Most in the crowd bowed their heads after a public address announcer requested a moment of silence for 18-year-old freshman Tyler Clementi before the start of Saturday’s homecoming game against Tulane.
Clementi’s name was shown on the stadium’s huge scoreboard, and the crowd applauded politely after the observation ended.
Prosecutors say Clementi’s roommate and another student used a webcam to broadcast on the Internet live images of Clementi having an intimate encounter with another man.
Clementi, a promising violinist, jumped off the George Washington Bridge three days later. His body was identified Thursday.”

And nothing reasserts Heterosexual Omnipotence in the face of gay corpse better than football.

Hey kids, don’t forget after the game there’s dancing!

4 Comments

  1. FreeFox October 3, 2010 2:07 am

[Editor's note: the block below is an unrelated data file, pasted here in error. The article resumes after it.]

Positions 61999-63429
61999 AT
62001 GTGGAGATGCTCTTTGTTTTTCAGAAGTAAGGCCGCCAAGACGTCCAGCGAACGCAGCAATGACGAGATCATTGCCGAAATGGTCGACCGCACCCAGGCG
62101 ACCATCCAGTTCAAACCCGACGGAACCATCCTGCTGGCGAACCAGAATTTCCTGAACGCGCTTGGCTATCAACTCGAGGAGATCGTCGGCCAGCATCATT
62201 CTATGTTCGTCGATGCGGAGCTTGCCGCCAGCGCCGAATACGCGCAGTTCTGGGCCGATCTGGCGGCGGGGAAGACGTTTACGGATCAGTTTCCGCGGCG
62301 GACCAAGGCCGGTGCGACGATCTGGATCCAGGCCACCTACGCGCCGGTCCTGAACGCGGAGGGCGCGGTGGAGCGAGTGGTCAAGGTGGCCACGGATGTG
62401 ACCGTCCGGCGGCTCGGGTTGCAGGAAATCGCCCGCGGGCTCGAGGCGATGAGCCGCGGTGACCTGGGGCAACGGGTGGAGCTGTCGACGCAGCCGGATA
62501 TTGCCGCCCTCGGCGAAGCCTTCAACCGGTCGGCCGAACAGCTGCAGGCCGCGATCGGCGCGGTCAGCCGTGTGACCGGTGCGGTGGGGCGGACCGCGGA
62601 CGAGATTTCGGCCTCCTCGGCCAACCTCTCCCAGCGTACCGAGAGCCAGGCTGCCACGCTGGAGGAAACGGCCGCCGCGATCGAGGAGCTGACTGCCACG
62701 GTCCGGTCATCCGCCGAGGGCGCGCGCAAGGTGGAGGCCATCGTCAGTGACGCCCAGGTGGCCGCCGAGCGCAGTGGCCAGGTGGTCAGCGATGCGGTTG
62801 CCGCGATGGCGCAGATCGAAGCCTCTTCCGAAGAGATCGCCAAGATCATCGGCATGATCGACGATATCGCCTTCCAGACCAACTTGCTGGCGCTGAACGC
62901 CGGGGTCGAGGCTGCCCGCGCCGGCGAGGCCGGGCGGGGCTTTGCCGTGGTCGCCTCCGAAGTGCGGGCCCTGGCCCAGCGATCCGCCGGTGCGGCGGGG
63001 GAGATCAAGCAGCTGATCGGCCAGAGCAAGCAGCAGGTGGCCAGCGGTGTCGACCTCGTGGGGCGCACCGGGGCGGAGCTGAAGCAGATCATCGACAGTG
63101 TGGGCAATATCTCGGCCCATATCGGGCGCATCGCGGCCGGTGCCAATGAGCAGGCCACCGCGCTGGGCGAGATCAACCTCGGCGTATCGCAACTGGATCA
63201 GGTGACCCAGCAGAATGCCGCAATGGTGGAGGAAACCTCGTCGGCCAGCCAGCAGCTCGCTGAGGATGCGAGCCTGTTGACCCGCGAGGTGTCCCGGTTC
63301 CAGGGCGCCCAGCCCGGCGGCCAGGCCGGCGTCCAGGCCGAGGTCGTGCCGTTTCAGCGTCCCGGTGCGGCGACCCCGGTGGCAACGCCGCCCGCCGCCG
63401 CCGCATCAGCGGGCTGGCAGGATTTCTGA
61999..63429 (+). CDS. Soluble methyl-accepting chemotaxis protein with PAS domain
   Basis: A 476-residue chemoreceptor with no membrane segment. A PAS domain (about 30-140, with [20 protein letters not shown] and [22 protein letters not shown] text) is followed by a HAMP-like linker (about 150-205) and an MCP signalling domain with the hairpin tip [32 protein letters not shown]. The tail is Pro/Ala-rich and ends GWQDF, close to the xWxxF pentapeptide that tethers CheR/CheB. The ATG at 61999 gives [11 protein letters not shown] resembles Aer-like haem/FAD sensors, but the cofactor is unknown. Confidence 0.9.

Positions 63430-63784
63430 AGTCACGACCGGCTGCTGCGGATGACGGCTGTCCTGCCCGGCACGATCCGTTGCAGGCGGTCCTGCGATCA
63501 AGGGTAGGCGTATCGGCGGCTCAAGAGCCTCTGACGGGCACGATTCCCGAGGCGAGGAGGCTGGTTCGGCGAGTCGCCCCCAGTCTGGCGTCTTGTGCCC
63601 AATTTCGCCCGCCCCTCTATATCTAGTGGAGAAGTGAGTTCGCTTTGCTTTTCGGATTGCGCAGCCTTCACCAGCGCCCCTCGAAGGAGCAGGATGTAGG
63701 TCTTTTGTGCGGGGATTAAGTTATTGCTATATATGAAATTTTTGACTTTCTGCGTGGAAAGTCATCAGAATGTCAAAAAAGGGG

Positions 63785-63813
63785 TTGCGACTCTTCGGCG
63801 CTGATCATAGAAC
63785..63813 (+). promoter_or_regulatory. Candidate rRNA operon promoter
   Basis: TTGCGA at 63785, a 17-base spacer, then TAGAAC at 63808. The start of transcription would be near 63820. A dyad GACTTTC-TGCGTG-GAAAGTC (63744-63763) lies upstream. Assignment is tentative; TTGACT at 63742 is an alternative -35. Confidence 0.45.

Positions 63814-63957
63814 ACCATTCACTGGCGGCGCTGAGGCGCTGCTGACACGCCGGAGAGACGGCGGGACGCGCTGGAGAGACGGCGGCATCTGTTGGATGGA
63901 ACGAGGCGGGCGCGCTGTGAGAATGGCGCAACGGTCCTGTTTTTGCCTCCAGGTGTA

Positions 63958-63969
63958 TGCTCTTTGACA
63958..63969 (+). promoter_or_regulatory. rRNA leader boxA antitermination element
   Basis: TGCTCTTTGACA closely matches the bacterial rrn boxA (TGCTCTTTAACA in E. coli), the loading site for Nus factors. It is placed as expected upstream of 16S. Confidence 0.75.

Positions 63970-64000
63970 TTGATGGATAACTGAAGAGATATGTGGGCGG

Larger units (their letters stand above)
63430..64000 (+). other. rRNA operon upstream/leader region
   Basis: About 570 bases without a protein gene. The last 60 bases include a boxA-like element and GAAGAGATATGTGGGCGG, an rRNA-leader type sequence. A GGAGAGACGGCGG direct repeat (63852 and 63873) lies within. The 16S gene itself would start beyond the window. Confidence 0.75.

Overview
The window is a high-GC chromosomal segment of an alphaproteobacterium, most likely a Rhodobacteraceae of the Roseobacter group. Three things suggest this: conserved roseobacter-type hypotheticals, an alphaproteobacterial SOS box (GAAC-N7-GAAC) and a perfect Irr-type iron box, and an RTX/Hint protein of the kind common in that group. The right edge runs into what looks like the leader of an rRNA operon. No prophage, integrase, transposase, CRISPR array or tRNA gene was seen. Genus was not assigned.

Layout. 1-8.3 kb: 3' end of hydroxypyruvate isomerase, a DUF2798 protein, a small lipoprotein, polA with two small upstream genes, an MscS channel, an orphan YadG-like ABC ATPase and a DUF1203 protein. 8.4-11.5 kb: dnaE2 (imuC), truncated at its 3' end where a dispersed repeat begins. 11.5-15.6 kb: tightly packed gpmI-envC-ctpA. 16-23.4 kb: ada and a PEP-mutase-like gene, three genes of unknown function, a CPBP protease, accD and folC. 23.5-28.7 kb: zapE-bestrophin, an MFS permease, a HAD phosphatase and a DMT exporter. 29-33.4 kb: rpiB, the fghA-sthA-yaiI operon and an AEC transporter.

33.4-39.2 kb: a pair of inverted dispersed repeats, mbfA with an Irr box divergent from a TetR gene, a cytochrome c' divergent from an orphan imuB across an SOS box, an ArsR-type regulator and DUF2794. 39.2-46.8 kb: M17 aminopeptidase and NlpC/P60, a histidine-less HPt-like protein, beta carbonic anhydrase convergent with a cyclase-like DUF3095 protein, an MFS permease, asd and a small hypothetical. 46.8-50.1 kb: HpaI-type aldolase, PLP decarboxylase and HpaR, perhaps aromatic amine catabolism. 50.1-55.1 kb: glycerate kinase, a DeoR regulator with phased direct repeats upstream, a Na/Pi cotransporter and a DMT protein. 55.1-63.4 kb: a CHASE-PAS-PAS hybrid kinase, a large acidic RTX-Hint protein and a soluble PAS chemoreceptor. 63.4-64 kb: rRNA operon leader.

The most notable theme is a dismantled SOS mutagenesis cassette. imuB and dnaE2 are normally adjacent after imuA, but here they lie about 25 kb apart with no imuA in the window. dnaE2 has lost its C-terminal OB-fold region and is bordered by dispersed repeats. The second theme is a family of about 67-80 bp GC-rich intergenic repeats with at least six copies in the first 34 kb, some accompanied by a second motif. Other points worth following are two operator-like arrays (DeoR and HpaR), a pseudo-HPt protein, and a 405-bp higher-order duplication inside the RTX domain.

Do you have a theory what makes peeps so homophobic? There is the religious argument, but we all know that that is bollocks. The Bible forbids a lot of things, like shellfish and wearing clothes made of two different sorts of fabric. Nobody is harassing patrons of lobster restaurants. There’s the icky-factor… some peeps equate queer sex with anal sex, it makes them think of poop, and they are grossed out. But where is the equal crusade against str8 anal sex? Or the same hostile reaction to peeps who have to wear colostony bags? There is the “kids hate everything that’s different” point of view, and I guess they have a point, but when is the last time you heard that someone killed himself because he was being teased over, say, a funny nose, or a strange birthmark? And of course the perennial fav snide put down by queers: They are all self-loathing closet queers. Which may well be, but it just begs the question, why do they loathe themselves so much and hide? I don’t know any self-loathing closeted clam-chowder-eaters. Or self-loathing closet str8 anal afficinados. Do you?